Singapore set to hike taxes

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Singapore will be raising its taxes as money demand from the government grows for spending on infrastructure and social services such as healthcare, said Prime Minister Lee Hsien Loong on November 19 at the People’s Action Party (PAP) annual convention in the city state.

“Raising taxes is not a matter of whether, but when,” Lee said, reiterating that the government expects spending on healthcare and other safety nets and infrastructure will rise “rapidly,” but it will explain to Singaporeans what the money is needed for and show how it will benefit them.

According to Singapore’s finance minister Heng Swee Keat’s, the government’s annual healthcare spending over the past five years has more than doubled to around S$10 billion ($7.38 billion) in the 2016 financial year on grounds of enhanced subsidies and expanded services. This will continue to rise as Singapore’s population ages, he said, adding that Singapore’s annual spending on childcare is also expected to double to S$1.7 billion ($1.26 billion) until 2022.

The projected expansion of the MRT network is also expected to cost more than S$20 billion ($14.76 billion) over the next five years, along with the new Terminal 5 at Changi Airport which will cost “tens of billions of dollars,” Heng said. There will also be other major infrastructure investments like the high-speed railway to Kuala Lumpur and the new Jurong Lake District built around the high-speed rail terminus. The capacities of Singapore’s air and sea ports, he added, will also be doubled.

Economists have been scratching their heads which taxes could be increased. The most likely event would be a hike in the Goods and Services Tax (GST) which was last raised in 2007 by two percentage points to seven per cent and now could possibly see a rise to eight of even ten per cent. GST is the second-largest generator of government revenue, after corporate and personal income tax, so even a small increase would mean potentially very large returns for the government. Other taxes are a 17-per cent corporate tax and a progressive personal income tax from zero to 22 per cent.

However, the government would likely not raise taxes before the next general election in 2021. In the meantime, the improvement of Singapore’s economy could provide some leeway. For now, Singapore’s economy is benefiting from the improving global economy. GDP growth this year may even exceed three per cent, better than the initial forecast of 1.5 per cent and the revised forecast of two to three per cent, Lee said.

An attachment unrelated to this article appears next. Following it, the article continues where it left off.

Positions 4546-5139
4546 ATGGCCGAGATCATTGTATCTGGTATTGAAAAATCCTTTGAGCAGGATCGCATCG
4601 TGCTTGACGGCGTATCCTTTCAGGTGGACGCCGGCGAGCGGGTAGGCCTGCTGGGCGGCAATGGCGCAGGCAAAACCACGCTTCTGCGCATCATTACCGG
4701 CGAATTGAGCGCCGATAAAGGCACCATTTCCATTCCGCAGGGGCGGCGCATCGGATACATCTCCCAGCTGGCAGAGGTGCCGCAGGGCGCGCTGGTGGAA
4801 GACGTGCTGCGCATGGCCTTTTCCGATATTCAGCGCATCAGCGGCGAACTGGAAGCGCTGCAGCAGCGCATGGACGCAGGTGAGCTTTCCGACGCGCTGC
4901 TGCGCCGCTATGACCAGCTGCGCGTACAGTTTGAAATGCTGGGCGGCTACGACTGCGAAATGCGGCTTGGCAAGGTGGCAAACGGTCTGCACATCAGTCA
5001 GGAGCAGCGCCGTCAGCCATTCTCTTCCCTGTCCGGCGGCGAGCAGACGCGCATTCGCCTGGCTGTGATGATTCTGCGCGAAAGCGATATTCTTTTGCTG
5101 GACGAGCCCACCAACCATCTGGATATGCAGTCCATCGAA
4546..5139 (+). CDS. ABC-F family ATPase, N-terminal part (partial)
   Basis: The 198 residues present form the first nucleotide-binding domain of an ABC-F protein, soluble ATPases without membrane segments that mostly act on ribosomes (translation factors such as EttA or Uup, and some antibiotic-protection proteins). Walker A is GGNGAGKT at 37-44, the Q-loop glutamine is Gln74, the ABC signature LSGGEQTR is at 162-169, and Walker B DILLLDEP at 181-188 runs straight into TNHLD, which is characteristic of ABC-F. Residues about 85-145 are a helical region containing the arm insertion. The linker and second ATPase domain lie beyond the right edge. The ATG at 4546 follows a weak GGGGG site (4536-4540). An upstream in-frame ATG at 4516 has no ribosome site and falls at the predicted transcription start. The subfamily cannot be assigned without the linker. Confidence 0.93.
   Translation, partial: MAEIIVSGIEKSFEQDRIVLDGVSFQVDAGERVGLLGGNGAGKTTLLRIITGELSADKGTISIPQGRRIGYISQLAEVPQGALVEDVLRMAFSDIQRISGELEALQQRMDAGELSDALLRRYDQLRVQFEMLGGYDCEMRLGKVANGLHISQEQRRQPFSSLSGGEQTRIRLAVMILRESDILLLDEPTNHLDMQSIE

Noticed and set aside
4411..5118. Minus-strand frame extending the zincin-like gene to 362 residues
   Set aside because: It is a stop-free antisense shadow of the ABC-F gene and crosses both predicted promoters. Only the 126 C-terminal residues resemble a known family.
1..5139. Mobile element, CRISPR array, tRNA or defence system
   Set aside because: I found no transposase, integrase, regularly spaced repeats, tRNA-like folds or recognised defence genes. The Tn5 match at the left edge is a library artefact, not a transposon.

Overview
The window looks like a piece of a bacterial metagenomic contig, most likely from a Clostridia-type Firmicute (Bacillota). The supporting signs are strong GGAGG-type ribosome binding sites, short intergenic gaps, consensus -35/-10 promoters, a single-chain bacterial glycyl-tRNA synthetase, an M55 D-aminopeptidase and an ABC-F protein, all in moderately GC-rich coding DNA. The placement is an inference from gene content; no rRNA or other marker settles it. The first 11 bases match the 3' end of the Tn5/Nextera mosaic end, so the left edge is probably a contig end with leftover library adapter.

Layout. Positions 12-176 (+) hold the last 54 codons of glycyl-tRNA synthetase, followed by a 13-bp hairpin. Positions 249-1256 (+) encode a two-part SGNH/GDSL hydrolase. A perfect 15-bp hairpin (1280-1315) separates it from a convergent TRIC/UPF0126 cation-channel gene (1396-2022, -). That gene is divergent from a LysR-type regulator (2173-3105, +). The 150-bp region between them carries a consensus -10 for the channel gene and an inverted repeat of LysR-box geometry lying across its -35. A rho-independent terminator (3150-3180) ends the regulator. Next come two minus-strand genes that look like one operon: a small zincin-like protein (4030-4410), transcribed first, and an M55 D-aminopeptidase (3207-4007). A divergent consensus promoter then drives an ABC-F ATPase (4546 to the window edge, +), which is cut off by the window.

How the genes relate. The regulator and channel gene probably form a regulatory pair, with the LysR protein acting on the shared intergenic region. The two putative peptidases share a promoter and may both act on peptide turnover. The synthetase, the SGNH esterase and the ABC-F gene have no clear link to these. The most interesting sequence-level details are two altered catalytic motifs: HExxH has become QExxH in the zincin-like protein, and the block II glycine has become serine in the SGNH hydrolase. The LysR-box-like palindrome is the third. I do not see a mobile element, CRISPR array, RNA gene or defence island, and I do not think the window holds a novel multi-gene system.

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Reading Time: 2 minutes

Singapore will be raising its taxes as money demand from the government grows for spending on infrastructure and social services such as healthcare, said Prime Minister Lee Hsien Loong on November 19 at the People’s Action Party (PAP) annual convention in the city state.

Reading Time: 2 minutes

Singapore will be raising its taxes as money demand from the government grows for spending on infrastructure and social services such as healthcare, said Prime Minister Lee Hsien Loong on November 19 at the People’s Action Party (PAP) annual convention in the city state.

“Raising taxes is not a matter of whether, but when,” Lee said, reiterating that the government expects spending on healthcare and other safety nets and infrastructure will rise “rapidly,” but it will explain to Singaporeans what the money is needed for and show how it will benefit them.

According to Singapore’s finance minister Heng Swee Keat’s, the government’s annual healthcare spending over the past five years has more than doubled to around S$10 billion ($7.38 billion) in the 2016 financial year on grounds of enhanced subsidies and expanded services. This will continue to rise as Singapore’s population ages, he said, adding that Singapore’s annual spending on childcare is also expected to double to S$1.7 billion ($1.26 billion) until 2022.

The projected expansion of the MRT network is also expected to cost more than S$20 billion ($14.76 billion) over the next five years, along with the new Terminal 5 at Changi Airport which will cost “tens of billions of dollars,” Heng said. There will also be other major infrastructure investments like the high-speed railway to Kuala Lumpur and the new Jurong Lake District built around the high-speed rail terminus. The capacities of Singapore’s air and sea ports, he added, will also be doubled.

Economists have been scratching their heads which taxes could be increased. The most likely event would be a hike in the Goods and Services Tax (GST) which was last raised in 2007 by two percentage points to seven per cent and now could possibly see a rise to eight of even ten per cent. GST is the second-largest generator of government revenue, after corporate and personal income tax, so even a small increase would mean potentially very large returns for the government. Other taxes are a 17-per cent corporate tax and a progressive personal income tax from zero to 22 per cent.

However, the government would likely not raise taxes before the next general election in 2021. In the meantime, the improvement of Singapore’s economy could provide some leeway. For now, Singapore’s economy is benefiting from the improving global economy. GDP growth this year may even exceed three per cent, better than the initial forecast of 1.5 per cent and the revised forecast of two to three per cent, Lee said.

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